The Finance Dictionary

This information provides users with thorough and reliable meanings to all the most common, and even uncommon, financial terms

Financial Terms Beginning With The Letter E

Earnings per share (EPS)

Net earnings of the company divided by the total number of common shares outstanding.

Note that beginning in 2002, corporations are no longer required to amortize the cost of their intangible assets such as goodwill every year. Intangible assets are recorded at cost on the balance sheet. That cost must be reviewed annually to determine if its current value is less than cost, in which case the value would be written down on the balance sheet. Due to this change in accounting rules, corporate net earnings will be increased over prior years, as will earnings per share.
It is best to look at the history of a corporation's earnings per share for the past decade, which can usually be found in their annual report. Most annual reports are available on the company's web site.
Analysts also predict the future earnings per share for corporations.

Earnings per share fully diluted

Net income of the company divided by the total number of common shares that would be outstanding if all convertible financial instruments (convertible debentures, convertible preferred shares, stock options, etc.) were converted into common shares.


Earnings before interest, taxes, depreciation and amortization.

Educational assistance payment (EAP)

An educational assistance payment (EAP) is a payment from a Registered Education Savings Plan (RESP) to a beneficiary of the plan, and is made from the earnings and Canada Education Savings Grant (CESG) portion of the RESP. This payment is taxable in the hands of the beneficiary of the RESP.

Effective interest rate

See interest rates.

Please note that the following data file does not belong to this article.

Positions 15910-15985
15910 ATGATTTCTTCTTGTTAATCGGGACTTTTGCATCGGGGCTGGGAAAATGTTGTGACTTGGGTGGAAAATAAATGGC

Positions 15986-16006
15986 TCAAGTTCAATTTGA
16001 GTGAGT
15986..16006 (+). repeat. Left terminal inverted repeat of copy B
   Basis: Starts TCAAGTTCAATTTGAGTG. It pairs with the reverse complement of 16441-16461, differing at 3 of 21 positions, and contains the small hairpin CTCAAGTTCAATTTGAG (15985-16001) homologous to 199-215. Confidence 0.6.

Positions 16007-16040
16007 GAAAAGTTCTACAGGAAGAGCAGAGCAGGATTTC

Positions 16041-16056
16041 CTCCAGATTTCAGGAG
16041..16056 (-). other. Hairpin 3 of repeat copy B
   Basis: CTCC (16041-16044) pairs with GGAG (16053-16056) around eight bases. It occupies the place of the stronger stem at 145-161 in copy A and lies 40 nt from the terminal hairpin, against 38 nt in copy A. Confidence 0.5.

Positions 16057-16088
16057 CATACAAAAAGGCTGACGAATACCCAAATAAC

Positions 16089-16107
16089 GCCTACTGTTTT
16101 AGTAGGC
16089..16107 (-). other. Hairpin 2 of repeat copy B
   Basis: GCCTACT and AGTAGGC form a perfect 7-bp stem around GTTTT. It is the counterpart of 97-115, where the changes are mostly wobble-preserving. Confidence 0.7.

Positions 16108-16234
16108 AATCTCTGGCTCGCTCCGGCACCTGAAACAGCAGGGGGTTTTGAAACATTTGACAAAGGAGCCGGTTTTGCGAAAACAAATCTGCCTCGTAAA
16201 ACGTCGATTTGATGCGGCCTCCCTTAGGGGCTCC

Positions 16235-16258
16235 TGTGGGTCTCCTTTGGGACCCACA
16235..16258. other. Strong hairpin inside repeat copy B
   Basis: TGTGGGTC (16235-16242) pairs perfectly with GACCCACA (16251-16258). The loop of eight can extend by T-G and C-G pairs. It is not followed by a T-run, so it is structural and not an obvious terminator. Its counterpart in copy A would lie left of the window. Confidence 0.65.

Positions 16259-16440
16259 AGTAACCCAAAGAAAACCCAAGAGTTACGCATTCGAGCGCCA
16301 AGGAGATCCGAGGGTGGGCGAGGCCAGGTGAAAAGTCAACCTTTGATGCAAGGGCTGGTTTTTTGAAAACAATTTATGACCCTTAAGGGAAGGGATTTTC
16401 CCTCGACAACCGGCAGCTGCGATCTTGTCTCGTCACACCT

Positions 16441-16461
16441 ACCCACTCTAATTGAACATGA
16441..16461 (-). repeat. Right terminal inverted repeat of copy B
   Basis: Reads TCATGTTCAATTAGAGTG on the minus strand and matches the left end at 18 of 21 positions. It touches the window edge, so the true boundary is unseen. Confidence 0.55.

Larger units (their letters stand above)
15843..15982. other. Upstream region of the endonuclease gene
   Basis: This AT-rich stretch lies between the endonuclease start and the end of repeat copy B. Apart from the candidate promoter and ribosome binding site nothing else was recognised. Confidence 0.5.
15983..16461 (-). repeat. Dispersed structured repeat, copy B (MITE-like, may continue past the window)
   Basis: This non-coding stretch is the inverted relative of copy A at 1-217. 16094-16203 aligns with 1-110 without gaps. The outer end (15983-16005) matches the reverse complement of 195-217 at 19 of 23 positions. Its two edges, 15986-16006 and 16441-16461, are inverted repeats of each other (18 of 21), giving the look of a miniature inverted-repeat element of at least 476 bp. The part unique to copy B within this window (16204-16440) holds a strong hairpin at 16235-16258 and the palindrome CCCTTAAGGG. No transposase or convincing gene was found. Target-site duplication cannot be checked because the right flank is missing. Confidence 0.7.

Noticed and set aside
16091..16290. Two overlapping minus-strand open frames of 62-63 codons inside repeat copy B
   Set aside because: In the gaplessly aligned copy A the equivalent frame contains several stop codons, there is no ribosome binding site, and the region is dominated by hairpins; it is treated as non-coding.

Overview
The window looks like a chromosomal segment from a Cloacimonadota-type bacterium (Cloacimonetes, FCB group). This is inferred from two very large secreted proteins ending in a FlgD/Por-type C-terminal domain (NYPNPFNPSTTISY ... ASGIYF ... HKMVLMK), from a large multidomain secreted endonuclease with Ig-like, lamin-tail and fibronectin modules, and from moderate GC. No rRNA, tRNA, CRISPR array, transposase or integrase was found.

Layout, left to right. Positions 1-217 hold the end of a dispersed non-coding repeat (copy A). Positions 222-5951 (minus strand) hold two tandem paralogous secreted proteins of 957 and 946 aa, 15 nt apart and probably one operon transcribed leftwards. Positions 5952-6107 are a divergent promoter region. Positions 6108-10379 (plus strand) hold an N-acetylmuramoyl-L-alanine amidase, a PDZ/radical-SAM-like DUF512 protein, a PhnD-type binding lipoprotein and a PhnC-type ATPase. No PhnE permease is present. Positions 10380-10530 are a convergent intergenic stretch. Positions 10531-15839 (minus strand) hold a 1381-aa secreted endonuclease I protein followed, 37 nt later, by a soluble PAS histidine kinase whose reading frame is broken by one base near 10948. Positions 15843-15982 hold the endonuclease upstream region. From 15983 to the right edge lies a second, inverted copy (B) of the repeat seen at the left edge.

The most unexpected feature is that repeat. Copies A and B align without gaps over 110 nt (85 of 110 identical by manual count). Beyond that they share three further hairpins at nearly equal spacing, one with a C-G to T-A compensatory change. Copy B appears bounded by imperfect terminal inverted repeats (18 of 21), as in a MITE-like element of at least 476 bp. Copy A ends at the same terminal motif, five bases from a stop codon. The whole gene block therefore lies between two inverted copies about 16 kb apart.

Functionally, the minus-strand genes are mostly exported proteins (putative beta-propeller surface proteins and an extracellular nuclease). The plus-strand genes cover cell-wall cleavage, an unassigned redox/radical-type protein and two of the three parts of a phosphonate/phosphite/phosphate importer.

Employment Income

Employment income, which is usually reported on a T4 slip, includes:
  • salary
  • wages
  • tips
  • bonuses
  • commissions
  • honoraria (generally paid in relation to an academic activity)

Other types of employment income, which may not be on a T4 slip, include:

  • tips or occasional employment earnings not included on a T4
  • employment income from another country
  • net research grants
  • cleric's housing allowance
  • income from wage-loss replacement insurance plans
  • GST/HST and QST rebates received regarding employment expenses
  • royalties from a work or invention, if there are no associated expenses. If there are associated expenses, the net income is reported as self-employment income
  • amounts received under a guaranteed annual wage plan
  • taxable benefit for group life insurance premiums paid by your former employer
  • amounts received from an employee profit-sharing plan

Self-employment income is not included in employment income.

Employers are required to withhold income tax, Employment Insurance and Canada Pension Plan premiums, and remit them to Canada Revenue Agency.

An employment tax credit is available on up to $250 of employment income for 2006 (x 15.25%), and up to $1,000 for 2007 (x 15.5%) and later years.

Enterprise value

The enterprise value of a corporation is calculated as its market cap plus debt and preferred shares, less cash and short term investments. This value is also referred to as a theoretical takeover value.

Consider a corporation with a market cap, or market value, of $100 million, which has no debt, but has $10 million in cash and short term investments. In a takeover, the buyer would pay $100 million, but would then have the $10 million in cash, for a net cost of only $90 million.

Consider the same corporation, but this time it has $20 million in debt as well as the $10 million in cash. The buyer would need an additional $20 million to pay off the debt, or else would have to pay interest on the debt. Thus, the net cost would be $100 million, less $10 million, plus $20 million, or $110 million.


When a stock is sold ex-dividend, this means the purchaser is not entitled to the most recently announced dividend.

Ex-dividend date

The ex-dividend date is the first trading day on which the seller of the stock, not the purchaser, is entitled to the most recently announced dividend. When the trade date is before the ex-dividend date, the purchaser is entitled to the dividend. The ex-dividend date is two business days prior to the record date. See also settlement date.

Exchange traded funds (ETFs)

ETFs are funds which hold shares of individual companies. The index-linked ETFs that we recommend have the goal of achieving the same return as a stock index, and they will diversify your investments among many different countries and industries.

The MER, or management expense ratio for ETFs is usually much lower than for mutual funds, and there are no front end or back end loads (fees) for ETFs. They are traded like a stock, with brokerage commissions paid on the purchase and sale. There are many types of exchange traded funds available, such as SPDRs (Standard & Poor Depositary Receipts, also know as Spiders), iShares (Canadian and US), Diamonds, and others.